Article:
-The federal Government announced it will be banning 6 single-use disposable plastic products in 2021: grocery bags, straws, cutlery, six-pack rings, some takeout containers, and stir sticks. This is the first action in Canada’s ambitious plan to achieve zero plastic waste by 2030.

-Various municipally lead single-use plastic bans sweep across the country in the following communities: Inuvik, NWT, Saint-Sophie, QC, Val Saint-Francois, QC, Happy Valley-Goose Bay, NL, Vancouver, BC, Devon, AB, Saint-Hippolyte, QC, Beaconsfield, QC, Sherbrooke, QC, Prince Albert, SK, Farnham, QC, Rimouski, QC, Riverview, NB, Dieppe, NB, Moncton, NB, Ucluelet, BC, Tofino, BC, Fort Frances, ON, Mono, ON, Beaubassin-est, NB, Cap-Pele, NB, Shediac, NB, Repentigny, QC, Victoria, BC, Richmond, BC, Saanich, BC.

-Nova Scotia and Newfoundland banned plastic shopping bags province-wide

Internationally many locations introduced waste reduction policies including:

-The EU banned the export of unsorted plastic waste to developing economies

-Germany bans single-use plastic products, which will come into effect from July 2021, as the Cabinet agrees in line with an EU directive to reduce waste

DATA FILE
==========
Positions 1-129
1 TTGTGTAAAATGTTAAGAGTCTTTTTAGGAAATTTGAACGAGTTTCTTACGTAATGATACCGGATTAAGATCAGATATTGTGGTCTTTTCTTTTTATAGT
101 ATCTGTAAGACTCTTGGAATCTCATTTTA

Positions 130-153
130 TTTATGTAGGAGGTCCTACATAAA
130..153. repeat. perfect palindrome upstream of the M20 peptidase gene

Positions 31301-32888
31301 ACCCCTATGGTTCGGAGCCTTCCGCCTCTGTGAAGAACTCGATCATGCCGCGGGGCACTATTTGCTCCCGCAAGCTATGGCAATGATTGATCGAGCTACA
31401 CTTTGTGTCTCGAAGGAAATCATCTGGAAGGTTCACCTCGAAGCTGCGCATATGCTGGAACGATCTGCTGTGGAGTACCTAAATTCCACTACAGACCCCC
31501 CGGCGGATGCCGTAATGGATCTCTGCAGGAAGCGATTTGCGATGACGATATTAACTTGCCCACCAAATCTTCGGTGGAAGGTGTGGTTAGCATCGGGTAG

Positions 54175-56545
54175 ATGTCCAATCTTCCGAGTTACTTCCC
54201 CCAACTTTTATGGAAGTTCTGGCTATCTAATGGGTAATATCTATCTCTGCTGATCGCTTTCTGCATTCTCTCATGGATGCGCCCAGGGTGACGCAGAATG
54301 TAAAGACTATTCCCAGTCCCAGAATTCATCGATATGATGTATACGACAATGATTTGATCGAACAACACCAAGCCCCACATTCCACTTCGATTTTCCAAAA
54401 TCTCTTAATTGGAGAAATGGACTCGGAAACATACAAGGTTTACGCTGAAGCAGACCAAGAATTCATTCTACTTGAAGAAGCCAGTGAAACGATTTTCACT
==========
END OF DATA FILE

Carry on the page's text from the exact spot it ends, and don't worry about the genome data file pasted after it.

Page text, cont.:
-New Jersey bans single use shopping bags and a range of single use polystyrene products

-Monaco banned disposable plastic cotton buds, cups, cutlery, and plates

-Tunisia banned single-use plastic bags at supermarkets and pharmacies

Welcome to Our New Coordinator Scott

We are happy to announce our new program coordinator, Scott Dudiak. Scott started in October and has been getting caught up to speed on Zero Waste Yukon’s work. Scott is joining us from Saskatchewan where he was previously responsible for waste management activities at remote mine remediation projects. Scott was the former President of the grassroots zero waste organization Plastic Smart Saskatoon.

Our outgoing coordinator, Ira Webb, has taken on a management position at Raven Recycling but continues to be directly engaged in ZWY. We are pleased with this opportunity to retain Ira’s experience while growing our team.